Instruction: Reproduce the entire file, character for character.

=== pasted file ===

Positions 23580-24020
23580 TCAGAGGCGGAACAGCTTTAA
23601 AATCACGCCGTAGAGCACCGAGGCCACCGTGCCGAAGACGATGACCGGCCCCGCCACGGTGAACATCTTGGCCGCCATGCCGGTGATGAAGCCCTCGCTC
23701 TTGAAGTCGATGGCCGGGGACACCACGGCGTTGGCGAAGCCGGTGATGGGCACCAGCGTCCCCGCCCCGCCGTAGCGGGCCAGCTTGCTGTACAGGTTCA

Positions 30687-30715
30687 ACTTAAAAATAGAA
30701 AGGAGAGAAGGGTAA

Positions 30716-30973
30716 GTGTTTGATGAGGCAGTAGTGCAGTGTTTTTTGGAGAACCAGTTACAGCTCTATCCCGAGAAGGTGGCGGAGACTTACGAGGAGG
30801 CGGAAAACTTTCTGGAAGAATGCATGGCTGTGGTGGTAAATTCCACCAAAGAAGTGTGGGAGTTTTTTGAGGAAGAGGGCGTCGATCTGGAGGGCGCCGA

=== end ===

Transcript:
Positions 23580-24020
23580 TCAGAGGCGGAACAGCTTTAA
23601 AATCACGCCGTAGAGCACCGAGGCCACCGTGCCGAAGACGATGACCGGCCCCGCCACGGTGAACATCTTGGCCGCCATGCCGGTGATGAAGCCCTCGCTC
23701 TTGAAGTCGATGGCCGGGGACACCACGGCGTTGGCGAAGCCGGTGATGGGCACCAGCGTCCCCGCCCCGCCGTAGCGGGCCAGCTTGCTGTACAGGTTCA

Positions 30687-30715
30687 ACTTAAAAATAGAA
30701 AGGAGAGAAGGGTAA

Positions 30716-30973
30716 GTGTTTGATGAGGCAGTAGTGCAGTGTTTTTTGGAGAACCAGTTACAGCTCTATCCCGAGAAGGTGGCGGAGACTTACGAGGAGG
30801 CGGAAAACTTTCTGGAAGAATGCATGGCTGTGGTGGTAAATTCCACCAAAGAAGTGTGGGAGTTTTTTGAGGAAGAGGGCGTCGATCTGGAGGGCGCCGA